One of the earliest signs of too rapidly increasing population is the overcrowding of the poor. Just as the overcrowded seedlings spoil each other's growth, so do the overcrowded poor injure each other morally, mentally and physically. Whether we study town or country the result of our enquiries is the same - the houses are too small and the families are too large. Can there be any doubt that it is the large families so common among the English poor that is the root of this overcrowding? For not only would the "model-lodging house" have been less crowded if the parents, instead of having ten children, had only two, but with fewer children less money would be needed for food and clothing, and more could be spared for rent.

It is clearly useless to preach the limitation of the family and to conceal the means whereby such limitation may be effected. If the limitation be a duty it cannot be wrong to afford such information as shall enable people to discharge it… At present all one can do is to lay before the public the various checks suggested by doctors.

Question: Working class women were expected to work until they had children. These women tended to have more children than upper and middle class wives. In the middle of the 19th century, the average married woman gave birth to six children. Over 35% of all married women had eight or more children. The Church was totally opposed to the use of contraception to control family size. Several people, including Richard Carlile had been sent to prison for publishing books on the subject.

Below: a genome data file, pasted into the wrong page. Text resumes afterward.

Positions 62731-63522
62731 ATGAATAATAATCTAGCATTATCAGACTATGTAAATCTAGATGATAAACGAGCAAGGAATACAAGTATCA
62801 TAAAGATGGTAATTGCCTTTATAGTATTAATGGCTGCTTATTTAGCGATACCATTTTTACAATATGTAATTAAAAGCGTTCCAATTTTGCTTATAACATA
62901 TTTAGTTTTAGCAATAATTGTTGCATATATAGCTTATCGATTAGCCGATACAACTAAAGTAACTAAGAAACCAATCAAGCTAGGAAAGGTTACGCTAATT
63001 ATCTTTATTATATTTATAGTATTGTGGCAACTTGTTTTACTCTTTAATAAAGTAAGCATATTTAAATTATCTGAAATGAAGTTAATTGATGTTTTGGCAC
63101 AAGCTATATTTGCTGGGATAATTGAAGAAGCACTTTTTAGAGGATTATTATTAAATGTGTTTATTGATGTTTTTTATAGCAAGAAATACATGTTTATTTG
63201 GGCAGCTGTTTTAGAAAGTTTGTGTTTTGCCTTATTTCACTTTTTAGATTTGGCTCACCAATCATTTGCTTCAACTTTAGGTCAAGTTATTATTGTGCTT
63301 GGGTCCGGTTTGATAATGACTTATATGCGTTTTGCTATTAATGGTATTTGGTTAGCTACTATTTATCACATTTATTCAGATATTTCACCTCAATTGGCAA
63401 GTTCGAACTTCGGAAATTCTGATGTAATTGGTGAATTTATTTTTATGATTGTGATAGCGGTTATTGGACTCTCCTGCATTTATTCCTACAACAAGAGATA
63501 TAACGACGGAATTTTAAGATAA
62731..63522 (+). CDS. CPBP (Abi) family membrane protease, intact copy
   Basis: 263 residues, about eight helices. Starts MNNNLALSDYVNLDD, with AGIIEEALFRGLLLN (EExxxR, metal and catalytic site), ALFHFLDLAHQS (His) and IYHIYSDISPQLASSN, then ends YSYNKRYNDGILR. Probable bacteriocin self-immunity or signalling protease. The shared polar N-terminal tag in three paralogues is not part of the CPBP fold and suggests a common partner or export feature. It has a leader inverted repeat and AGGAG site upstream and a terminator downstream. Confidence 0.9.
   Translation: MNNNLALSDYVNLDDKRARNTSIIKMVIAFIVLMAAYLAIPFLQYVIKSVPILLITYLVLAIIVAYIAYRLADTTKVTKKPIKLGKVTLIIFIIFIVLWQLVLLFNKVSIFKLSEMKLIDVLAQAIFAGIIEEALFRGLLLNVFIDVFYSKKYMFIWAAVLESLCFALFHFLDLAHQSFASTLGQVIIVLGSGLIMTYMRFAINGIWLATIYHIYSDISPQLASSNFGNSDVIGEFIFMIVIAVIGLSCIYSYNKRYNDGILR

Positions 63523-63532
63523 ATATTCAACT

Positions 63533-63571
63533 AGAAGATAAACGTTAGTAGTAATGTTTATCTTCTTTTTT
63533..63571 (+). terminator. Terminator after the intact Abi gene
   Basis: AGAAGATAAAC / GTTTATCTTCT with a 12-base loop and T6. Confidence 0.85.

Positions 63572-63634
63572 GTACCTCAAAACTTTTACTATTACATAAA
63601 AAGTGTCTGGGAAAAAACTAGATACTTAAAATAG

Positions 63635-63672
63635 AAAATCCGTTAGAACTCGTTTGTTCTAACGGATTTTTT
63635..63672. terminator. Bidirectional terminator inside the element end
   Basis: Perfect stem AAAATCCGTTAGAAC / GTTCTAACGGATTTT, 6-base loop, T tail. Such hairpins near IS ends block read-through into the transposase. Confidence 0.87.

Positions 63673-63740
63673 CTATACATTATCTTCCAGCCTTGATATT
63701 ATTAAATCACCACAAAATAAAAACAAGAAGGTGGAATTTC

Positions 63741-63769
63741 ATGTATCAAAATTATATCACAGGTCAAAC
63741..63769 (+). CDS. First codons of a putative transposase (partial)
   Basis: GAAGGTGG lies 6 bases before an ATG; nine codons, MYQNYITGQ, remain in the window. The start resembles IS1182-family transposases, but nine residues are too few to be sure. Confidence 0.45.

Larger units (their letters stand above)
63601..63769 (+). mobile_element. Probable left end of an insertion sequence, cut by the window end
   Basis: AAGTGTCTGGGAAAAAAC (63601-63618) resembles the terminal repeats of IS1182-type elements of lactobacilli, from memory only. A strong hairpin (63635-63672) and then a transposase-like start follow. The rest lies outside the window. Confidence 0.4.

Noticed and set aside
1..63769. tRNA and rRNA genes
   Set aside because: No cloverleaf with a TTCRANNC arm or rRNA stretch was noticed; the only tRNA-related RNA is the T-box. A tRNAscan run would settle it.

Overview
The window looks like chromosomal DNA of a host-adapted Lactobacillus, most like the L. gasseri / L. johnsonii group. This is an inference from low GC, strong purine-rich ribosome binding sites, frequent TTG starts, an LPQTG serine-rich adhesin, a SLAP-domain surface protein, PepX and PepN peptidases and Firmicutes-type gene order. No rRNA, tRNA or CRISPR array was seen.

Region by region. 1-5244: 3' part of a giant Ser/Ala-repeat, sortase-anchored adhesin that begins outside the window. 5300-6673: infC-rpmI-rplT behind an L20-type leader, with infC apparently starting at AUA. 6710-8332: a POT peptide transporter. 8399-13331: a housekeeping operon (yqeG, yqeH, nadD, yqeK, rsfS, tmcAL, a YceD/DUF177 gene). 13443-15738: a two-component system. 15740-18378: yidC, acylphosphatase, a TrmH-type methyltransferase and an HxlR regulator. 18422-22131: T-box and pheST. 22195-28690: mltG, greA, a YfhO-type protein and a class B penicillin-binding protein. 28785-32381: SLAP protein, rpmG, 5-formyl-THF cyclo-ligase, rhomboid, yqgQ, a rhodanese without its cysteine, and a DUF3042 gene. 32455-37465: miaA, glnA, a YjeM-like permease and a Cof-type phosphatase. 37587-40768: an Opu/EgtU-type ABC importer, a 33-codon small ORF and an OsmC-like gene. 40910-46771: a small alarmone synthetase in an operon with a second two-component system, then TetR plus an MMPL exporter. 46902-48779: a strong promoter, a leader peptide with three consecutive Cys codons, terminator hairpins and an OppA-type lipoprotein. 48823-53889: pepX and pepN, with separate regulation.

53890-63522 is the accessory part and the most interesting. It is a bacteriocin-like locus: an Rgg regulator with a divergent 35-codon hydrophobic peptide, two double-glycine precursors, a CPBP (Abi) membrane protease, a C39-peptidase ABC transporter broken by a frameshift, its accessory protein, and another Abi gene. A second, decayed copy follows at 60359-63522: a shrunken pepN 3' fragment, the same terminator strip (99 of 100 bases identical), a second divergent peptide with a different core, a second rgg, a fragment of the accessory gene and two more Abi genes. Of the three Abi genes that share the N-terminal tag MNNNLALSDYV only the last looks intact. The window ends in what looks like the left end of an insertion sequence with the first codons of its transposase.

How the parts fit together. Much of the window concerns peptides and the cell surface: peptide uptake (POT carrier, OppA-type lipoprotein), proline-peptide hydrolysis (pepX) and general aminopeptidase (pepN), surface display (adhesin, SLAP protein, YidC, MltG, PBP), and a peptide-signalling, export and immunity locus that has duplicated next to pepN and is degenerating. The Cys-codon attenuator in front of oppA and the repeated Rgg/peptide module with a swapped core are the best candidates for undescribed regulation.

In 1877 Annie Besant and Charles Bradlaugh decided to publish The Fruits of Philosophy, written by Charles Knowlton, a book that advocated birth control. Besant and Bradlaugh were charged with publishing material that was "likely to deprave or corrupt those whose minds are open to immoral influences". Besant and Bradlaugh were both found guilty of publishing an "obscene libel" and sentenced to six months in prison. Explain the reasons why Besant thought that women should have access to information on birth control. It will help you to read this article on the History of Birth Control.

Cartoon from The Vote, a newspaper publishedby the Women's Freedom League (February, 1911)
Alfred Pearse, cartoon from The Vote, a newspaper published
by the Women's Freedom League (February, 1911)

29th November, 2021: Caroline Norton, English Laws for Women in the Nineteenth Century (1854)

We had been married about two months, when, one evening, after we had all withdrawn to our apartments, we were discussing some opinion Mr. Norton had expressed; I said, that "I thought I had never heard so silly or ridiculous a conclusion." This remark was punished by a sudden and violent kick; the blow reached my side; it caused great pain for several days, and being afraid to remain with him, I sat up the whole night in another apartment.